Rush delayed a week, sorority recruitment schedule sees conflicts with Jewish holidays
The timelines for sorority, fraternity and gender-inclusive rush were delayed in light of student deaths on campus.
In light of the announcement of the deaths of Joshua Watson ’22 and Sam Gawel ’23 on Sept. 21, most Greek houses have delayed timelines for new member recruitment by a week.
The start of sorority recruitment was pushed back to Sept. 27, according to Inter-Sorority Council president Gerol Fang ’23. Similarly, the Interfraternity Council delayed the first day of shakeout by one week to Oct. 7, according to a campus email from the IFC. Rush was also delayed one week for the gender-inclusive Greek houses Alpha Theta and The Tabard, Alpha Theta rush chair Richard Lai ’23 said.
The new dates for sorority recruitment — including round two events occurring on Oct. 3 and Oct. 4 — create a conflict for Jewish recruitment participants who may be celebrating and fasting for Yom Kippur beginning on sunset of Oct. 4, according to Gabi Rodriguez ’23, who is a member of Chi Delta sorority and Dartmouth Hillel.
According to Rodriguez, the Greek Leadership Council believed that they successfully avoided Yom Kippur and any other conflicts when rescheduling recruitment. In reality, the first night of Yom Kippur — called Kol Nidre — is the official start of celebrations, and the time when some practitioners begin to fast. Rodriguez said she felt frustrated about this conflict, especially considering the “history of exclusion” of Jewish people in Greek spaces.
Chair of the Greek Leadership Council, Andrew Bricklin '23, clarified that the sub-councils of the GLC — the ISC, IFC, GIGC and National Pan-Hellenic Council— make decisions on recruitment independent of the GLC. Each sub-council works in conjunction with the Office of Greek Life to set their rush policies and timelines, according to Bricklin.
Rodriguez circulated a petition that gained 54 signatures asking to shift round two events to occur a day earlier, on Sunday, Oct. 2 and Monday, Oct. 3. The ISC did not adopt the suggestions of the petition, but accommodated any potential new members who requested to have all their recruitment events on Monday.
"In this case, the petition and potential conflict was presented to the ISC and the ISC made any relevant decisions. The GLC as a body did not have input or jurisdiction over it," Bricklin wrote in an email statement to The Dartmouth.
For Rodriguez, it was an imperfect solution.
“I feel like that brings a lot of issues because one, you have to ask for accommodations based on your religion and that might be uncomfortable for some people to do,” Rodriguez said. “And two, you’re putting all parties on one day and that's a lot of pressure and that could cause different outcomes. There are people who were very saddened by it because they felt like they had to choose between practicing Kol Nidre and rushing.”
In addition to scheduling challenges, sorority recruitment saw a marked uptick in participants this year. According to Fang, 462 potential new members — a record number — registered for sorority recruitment, up from an already historic high of 417 last year.
“There are a lot of different factors that [the increase] could be attributed to, but I think general excitement is one thing,” Fang said.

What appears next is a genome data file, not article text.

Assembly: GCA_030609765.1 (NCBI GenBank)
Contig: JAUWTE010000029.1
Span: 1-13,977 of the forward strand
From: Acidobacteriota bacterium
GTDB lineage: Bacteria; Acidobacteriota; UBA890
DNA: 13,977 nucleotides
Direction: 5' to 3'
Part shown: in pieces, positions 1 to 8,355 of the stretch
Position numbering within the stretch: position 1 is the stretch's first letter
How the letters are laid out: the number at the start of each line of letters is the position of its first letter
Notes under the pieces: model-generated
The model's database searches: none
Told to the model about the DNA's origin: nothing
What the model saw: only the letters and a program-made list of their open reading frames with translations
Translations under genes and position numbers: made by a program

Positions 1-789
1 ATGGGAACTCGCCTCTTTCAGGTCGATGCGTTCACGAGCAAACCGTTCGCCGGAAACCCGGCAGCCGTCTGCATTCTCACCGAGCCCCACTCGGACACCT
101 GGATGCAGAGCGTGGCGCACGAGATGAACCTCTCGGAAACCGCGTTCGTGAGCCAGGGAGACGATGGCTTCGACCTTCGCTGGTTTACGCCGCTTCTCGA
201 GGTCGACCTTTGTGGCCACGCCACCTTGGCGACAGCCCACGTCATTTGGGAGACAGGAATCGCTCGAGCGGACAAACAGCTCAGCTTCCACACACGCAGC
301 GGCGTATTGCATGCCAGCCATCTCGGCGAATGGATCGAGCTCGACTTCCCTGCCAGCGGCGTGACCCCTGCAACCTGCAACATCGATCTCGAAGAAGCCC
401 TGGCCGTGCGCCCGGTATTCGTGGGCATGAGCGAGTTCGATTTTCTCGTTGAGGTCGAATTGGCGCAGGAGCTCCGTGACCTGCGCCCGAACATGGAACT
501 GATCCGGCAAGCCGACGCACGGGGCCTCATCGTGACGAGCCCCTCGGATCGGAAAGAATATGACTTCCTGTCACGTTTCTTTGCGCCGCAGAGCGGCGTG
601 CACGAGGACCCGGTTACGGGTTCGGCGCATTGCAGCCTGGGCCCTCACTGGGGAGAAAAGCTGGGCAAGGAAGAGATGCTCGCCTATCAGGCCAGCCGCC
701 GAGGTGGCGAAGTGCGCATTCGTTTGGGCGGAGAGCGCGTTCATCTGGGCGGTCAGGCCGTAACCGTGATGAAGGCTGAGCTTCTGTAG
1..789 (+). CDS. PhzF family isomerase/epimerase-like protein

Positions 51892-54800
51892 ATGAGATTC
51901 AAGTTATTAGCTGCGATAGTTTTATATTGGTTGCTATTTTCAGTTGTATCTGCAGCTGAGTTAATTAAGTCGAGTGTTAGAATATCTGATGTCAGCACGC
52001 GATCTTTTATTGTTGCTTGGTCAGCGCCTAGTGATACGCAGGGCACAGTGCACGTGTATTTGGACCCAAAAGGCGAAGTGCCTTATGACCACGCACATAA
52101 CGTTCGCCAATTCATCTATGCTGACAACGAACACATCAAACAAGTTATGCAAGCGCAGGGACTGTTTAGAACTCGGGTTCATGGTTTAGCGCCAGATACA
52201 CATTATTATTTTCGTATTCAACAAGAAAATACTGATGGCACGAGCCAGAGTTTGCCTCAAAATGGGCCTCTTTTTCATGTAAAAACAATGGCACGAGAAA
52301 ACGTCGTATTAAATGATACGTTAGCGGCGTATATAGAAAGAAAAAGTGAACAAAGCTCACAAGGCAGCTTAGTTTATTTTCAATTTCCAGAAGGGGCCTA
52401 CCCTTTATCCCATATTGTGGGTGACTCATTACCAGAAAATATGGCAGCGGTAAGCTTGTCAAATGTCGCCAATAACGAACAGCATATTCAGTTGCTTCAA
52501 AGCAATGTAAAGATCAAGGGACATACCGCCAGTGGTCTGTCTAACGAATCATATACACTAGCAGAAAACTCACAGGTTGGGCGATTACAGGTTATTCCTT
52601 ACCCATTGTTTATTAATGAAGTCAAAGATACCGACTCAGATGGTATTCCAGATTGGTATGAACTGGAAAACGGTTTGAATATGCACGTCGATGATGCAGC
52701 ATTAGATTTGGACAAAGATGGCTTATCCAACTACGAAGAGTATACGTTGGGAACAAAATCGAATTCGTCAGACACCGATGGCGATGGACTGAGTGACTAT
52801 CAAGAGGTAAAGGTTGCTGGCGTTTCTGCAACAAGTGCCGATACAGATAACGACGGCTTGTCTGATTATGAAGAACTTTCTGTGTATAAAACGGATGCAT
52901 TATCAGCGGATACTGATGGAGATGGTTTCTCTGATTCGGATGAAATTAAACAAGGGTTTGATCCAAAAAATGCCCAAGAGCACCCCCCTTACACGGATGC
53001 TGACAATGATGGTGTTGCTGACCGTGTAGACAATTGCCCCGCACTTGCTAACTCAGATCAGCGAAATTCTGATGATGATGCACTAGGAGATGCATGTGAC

Zoe Hu ’25, who is participating in sorority recruitment, said she is experiencing mixed feelings of both excitement and anxiety as the process begins.
“I'm generally very excited for [recruitment] because I would love to know more people through the process,” Hu said. “I envisioned I would find out what Greek life is like since I wasn’t very involved during my freshman year.”
While ISC sorority recruitment consists of three rounds of events for PNMs to meet chapter members, fraternity rush has no official start date or rounds. For Matt Koff ’25, each system has pros and cons, but he said the IFC’s system allows for more personal interactions with a culture of PNMs getting meals with fraternity brothers leading up to bid night.
“I like the way that guy’s rush works, because you actually get to know the brothers in the house, and they get to know you,” Koff said. “But it definitely feels like more of a time commitment.”
Hu said that she is “not nervous at all” for recruitment. However, she recognized that recruitment is a “turning point” for students during their Dartmouth career.
Fang said she advises PNMs to keep an open mind as they traverse the final stretch of recruitment.
“Every chapter is filled with dozens, if not over 100 very different people,” Fang said. “Don't let one conversation or one interaction guide your perception of that whole chapter.”
The Gender-Inclusive Greek Council has also recently seen more interest and rushed bigger classes, according to Gender-Inclusive Greek Council Chair Brandon Hill ’23.
“A lot of people are attracted to gender-inclusive Greek life because of the people it draws and the values it upholds which offer an alternative to traditional Greek life,” Hill said.
He added that awareness of this type of social space is becoming more popular as students begin to explore different pockets of the school to find their niche. However, this increase in PNMs could also be attributed to students yearning for structured social groups in a post-COVID environment, Hill said.
Correction appended (Oct. 5, 3:59 p.m.): A previous version of this article incorrectly implied that the GLC controls recruitment timelines and processes. It also incorrectly stated that Fang is the ISC chair. She is the ISC president. The article has been updated.